"Candid Photography", better known as "Nudge Nudge", is a sketch from the third Monty Python's Flying Circus episode, "How to Recognise Different Types of Trees From Quite a Long Way Away" (series 1, ep. 3) featuring Eric Idle (author of the sketch) and Terry Jones as two strangers who meet in a pub.
Idle (playing a character sometimes referred to as "Arthur Nudge") sits too close to an unassuming pub patron played by Terry Jones. Idle asks Jones a series of questions about his romantic relationships that seem odd and cryptic, but that are eventually revealed to be complex double entendres. Jones becomes irritated by the line of questioning and asks Idle, directly, what he is implying. Idle forwardly admits that he really wants to know whether Jones has ever "slept with a lady." When Jones directly answers "Yes," Idle curiously asks him, "What's it like?" This conclusion makes it one of the few Monty Python sketches to end on a clear punch line.
In other Monty Python materialEdit
The sketch appears in the 1971 spin-off feature film, And Now for Something Completely Different and the 1982 concert film Monty Python Live at the Hollywood Bowl. It was also performed when the Pythons appeared on The Midnight Special and was recorded for the 1976 concert album Monty Python Live at City Center.
In its original airing on Monty Python's Flying Circus, the sketch was preceded by a short link in which Idle, Terry Jones and Michael Palin portray schoolboys being interviewed for television by John Cleese. During the interview, Idle announces that he's written a sketch called "Nudge Nudge".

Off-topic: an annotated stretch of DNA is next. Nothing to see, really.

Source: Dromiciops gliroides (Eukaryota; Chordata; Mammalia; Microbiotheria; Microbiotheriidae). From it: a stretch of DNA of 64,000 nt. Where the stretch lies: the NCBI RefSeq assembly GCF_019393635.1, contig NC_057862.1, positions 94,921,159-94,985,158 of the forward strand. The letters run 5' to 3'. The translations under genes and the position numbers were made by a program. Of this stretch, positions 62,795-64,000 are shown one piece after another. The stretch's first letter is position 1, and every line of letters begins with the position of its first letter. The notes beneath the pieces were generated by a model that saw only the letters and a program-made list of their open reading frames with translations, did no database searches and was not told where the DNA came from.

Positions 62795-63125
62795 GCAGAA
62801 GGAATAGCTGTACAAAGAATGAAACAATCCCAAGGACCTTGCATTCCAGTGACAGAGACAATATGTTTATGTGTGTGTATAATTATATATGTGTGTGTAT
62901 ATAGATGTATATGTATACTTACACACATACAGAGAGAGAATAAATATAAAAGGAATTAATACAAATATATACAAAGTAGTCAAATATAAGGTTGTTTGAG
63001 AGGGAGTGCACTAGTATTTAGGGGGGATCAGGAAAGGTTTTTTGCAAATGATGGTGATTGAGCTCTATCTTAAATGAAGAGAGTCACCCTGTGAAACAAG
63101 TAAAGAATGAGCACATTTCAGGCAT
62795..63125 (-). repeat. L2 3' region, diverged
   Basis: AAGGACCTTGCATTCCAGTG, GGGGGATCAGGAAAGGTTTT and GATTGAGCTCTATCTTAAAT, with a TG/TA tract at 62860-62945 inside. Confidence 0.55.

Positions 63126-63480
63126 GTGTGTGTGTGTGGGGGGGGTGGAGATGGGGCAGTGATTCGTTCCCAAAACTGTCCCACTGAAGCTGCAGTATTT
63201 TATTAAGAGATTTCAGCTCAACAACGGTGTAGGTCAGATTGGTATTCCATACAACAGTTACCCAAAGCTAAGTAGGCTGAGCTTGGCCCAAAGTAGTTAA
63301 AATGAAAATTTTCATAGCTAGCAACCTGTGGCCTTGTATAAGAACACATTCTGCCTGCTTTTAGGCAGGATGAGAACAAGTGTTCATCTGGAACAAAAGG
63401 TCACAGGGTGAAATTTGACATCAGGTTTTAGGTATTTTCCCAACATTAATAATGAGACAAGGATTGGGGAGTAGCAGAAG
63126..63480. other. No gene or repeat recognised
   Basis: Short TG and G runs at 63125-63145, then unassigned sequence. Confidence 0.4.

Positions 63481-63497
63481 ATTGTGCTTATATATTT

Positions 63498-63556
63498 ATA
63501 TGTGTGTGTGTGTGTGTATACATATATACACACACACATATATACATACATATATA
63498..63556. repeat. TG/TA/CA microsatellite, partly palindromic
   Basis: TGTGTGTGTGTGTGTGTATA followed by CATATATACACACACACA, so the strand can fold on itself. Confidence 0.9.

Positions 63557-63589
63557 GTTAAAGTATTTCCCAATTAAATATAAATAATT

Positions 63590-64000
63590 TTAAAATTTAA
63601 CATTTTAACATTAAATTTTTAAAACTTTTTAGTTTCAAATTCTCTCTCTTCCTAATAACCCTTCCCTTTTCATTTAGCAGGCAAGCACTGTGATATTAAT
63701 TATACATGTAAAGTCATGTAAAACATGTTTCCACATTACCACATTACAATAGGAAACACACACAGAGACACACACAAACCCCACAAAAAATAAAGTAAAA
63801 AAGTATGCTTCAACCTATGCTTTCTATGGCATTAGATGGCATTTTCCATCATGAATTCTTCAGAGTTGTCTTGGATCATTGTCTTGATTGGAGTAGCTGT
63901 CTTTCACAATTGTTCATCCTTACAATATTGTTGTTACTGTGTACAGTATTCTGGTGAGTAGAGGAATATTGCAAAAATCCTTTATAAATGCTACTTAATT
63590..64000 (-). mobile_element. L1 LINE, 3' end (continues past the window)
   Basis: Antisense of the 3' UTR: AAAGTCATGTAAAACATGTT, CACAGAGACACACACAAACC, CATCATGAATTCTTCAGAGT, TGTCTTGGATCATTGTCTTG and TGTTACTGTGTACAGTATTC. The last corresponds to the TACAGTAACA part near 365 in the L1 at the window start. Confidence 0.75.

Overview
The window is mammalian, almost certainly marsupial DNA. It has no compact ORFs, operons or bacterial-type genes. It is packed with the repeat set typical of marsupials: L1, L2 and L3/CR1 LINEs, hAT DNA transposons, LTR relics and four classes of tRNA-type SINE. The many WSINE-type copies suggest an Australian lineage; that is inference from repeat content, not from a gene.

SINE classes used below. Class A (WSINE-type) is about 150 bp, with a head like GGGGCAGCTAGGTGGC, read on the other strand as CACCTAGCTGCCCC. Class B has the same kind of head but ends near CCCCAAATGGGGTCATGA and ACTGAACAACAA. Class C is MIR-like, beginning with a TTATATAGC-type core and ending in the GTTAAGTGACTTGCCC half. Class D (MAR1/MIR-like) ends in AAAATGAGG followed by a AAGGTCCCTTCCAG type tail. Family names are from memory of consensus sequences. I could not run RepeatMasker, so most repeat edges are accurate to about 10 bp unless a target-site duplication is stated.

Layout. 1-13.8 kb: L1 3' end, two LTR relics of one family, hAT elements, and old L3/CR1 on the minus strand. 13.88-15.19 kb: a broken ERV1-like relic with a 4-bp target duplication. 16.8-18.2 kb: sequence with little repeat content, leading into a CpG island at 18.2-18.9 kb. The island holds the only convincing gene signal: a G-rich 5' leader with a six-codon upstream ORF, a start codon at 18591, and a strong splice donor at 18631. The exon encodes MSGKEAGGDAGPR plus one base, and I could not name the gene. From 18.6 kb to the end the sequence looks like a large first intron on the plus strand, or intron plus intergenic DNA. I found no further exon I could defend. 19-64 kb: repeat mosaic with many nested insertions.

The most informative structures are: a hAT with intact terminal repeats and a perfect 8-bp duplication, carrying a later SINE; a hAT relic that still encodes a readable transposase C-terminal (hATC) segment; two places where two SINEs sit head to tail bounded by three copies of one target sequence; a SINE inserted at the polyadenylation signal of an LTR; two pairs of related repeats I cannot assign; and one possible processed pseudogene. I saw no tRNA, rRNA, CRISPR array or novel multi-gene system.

In And Now for Something Completely Different, the sketch is followed by a cut to a scene in a gym, where Terry Gilliam dressed as a nun on an ergometer replies (dubbed by a female voice), "I think it's overrated." Then, the "Self Defence Against Fresh Fruit" sketch is played in the setting.
Idle's character in the pub makes several cameo appearances in later episodes, referred to as "Arthur Name".
In Monty Python Live (Mostly), the sketch segues from "Albatross". In the background, a piano version of "Never Be Rude to an Arab" is heard. Eventually the sketch segues into a new opening title song for Blackmail which incorporates samples of Idle's Nudge, Nudge dialogue.
Originally written by Eric Idle for Ronnie Barker in another comedy show, the sketch was then rejected as a script. Eric Idle openly admits the script is confusing, the joke being mostly in the delivery.
Idle reprised the sketch in TV advertisements for Breakaway and Nudge chocolate bars, with the punch line changed to include the product name. A reference to this is clearly heard on "Monty Python Live At Drury Lane".
- Identified as "the ITV Frost" by Eric Idle in The Pythons Autobiography By The Pythons, Orion Books, 2003, ISBN 0-7528-5242-6, page 138. Though not given by Idle, the actual title of the show was Frost on Sunday.
- Idle, Eric. Interview on the Australian Broadcasting Corporation program 7.30 Report, 28 November 2007.
- Turner, Jenny (12 January 1997). "Avoid bodily-function humour (stick to nudge-nudge), know what you like and act your age: June Whitfield on what it takes to be a lady". The Independent. Retrieved 21 February 2011.
- Lumby, Catherine (14 June 2008). "Mirror on our past". The Australian. Retrieved 21 February 2011.